* Perhaps the best flight of pinot noir I’ve ever judged, which included three platinums and six golds. The platinums went to ZD Wines, Coomber Family Ranch, and Dutton-Goldfield, and each wine (as well as most of the golds) was fresh and interesting, far removed from the heavy, overwhelming alcohol bombs that are the current critical favorites. The only catch? Each of the wines cost more than $40.

* A platinum for a merlot costing less $15 from Kon Tiki, a Chilean producer, with surprising depth and subtlety for a grocery store merlot. The bad news? It appears to have limited availability. If you can find it, though, buy as much of it as possible.

* A platinum for the nebbilo from Virginia’s Barboursville Vineyard, one of my favorite U.S. producers. Franz and I each gave it a platinum; this is a terroir-driven wine that speaks to the best of winemaking.

* Tremendous value from a couple of flights of $15 and less Chiantis, including platinum for Banfi, Gabbiao, and Castela D’Albola, as well as four golds.

The fine print: The competition pays a $500 honorarium and travel expenses.

How to improve wine competitions

wine competitionsWine competitions have received tremendous amounts of criticism, whether it’s from unreliable results, results that seem odd, and results that the experts don’t like. Or, as the co-author of a study of competition failings told me, “Consumers should disregard results from wine competitions, because it ?s a matter of luck whether a wine gets a gold medal.”

Can wine competitions fix these problems and become more reliable? This is especially relevant given the recession, when wineries reduced the number of competitions they entered. This has led to a shakeout in competitions, and those that don’t adapt to the new conditions, where wineries want more value for their entry fees, won’t make it. I can’t emphasize this enough: Wine competitions are at a crossroads, where their results are increasingly irrelevant to consumers and less important to ever more wineries. The millions of people who buy Cupcake Red Velvet probably don’t even know competitions exist.

Hence the need to make the results more statistically valid, and the Wine Curmudgeon’s five suggestions, based on more than a decade of judging, to do that — after the jump: Continue reading

TEXSOM International Wine Awards 2015

TEXSOM International Wine AwardsThe wine competition business is at a crossroads, with entries still not back to pre-recession levels, with wineries cutting the marketing budgets that pay entry fees, and with the reliability of competition results called into question. Hence my curiosity in judging the the TEXSOM International Wine Awards this week, which organizers want to become the wine competition that addresses those questions.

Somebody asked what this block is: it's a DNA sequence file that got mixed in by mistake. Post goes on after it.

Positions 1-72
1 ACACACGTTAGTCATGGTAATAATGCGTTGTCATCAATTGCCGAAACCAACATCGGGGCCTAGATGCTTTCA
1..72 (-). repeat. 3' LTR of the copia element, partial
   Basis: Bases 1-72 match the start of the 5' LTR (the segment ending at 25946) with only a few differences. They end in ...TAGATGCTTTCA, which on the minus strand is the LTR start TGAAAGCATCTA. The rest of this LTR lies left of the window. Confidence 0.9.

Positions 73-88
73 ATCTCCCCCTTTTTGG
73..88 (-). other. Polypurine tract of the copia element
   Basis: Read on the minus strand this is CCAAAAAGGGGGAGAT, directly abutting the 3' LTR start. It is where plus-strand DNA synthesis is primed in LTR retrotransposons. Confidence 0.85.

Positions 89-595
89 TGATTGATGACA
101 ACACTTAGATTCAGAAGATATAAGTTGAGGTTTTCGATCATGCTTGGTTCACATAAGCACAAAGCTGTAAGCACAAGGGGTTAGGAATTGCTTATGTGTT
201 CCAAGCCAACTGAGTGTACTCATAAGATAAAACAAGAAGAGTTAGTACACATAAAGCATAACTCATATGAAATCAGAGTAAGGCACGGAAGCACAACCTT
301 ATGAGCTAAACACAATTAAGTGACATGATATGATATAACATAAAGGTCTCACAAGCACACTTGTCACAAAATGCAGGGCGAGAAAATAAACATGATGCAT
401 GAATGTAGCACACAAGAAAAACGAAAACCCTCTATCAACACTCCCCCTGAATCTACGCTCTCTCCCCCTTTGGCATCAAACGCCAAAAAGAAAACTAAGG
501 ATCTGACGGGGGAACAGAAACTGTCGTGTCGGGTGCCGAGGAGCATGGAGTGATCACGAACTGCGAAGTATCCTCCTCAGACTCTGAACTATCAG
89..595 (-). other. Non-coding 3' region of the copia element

TEXSOM used to be the Dallas News Morning News competition, perhaps the leading wine competition in the U.S. that wasn’t on the west coast. Its new organizers (who include friends of mine) understand how the landscape has changed, and want to find ways to adjust.

That means giving wineries more to market their product than just a medal — finding better ways to publicize the wines that earn medals, working with a wine publication to publish tasting notes for medal winners, and publicizing the medal winners with its audience, sommeliers around the world. TEXSOM started life as educational organization for sommeliers and restaurant wine employees, and much of its focus remains there.

In addition, this year’s competition included some double-blind judging, apparently in response to the questions raised about whether medals mean anything. This was particularly intriguing given the quality of the judges, many of whom have MS or MW after their name, and almost all of whom are among the country’s wine retail, wine writing, and winemaking elite. (Whether one can include me in that group I’ll leave to the readers of this post.)

Finally, a word about the wines — or, in this case, not much of a word. I didn’t judge the first day of the two-day competition, thanks to our annual Dallas ice storm. Day 2 was 98 wines, almost all from California, and most of those from Paso Robles. We gave more than our share of golds (two cabernet sauvignons and a viognier in particular), and especially silvers, but few of the wines were memorable. But that’s hardly enough of a sample size for a fair judgment.

Judging the 2015 Virginia Governors Cup

2015 Virginia Governors CupThe controversy about whether judges at wine competitions know what they’re doing is never far from my mind when I judge these days. How will the competition I’m working try to fix what seem to be serious problems, including too many wines and not enough judges? The 2015 Virginia Governors Cup took a novel approach — lots of judges, small flights of wine, and standardized score sheets. The process — as well as many of the wines — was impressive. More, after the jump:
Continue reading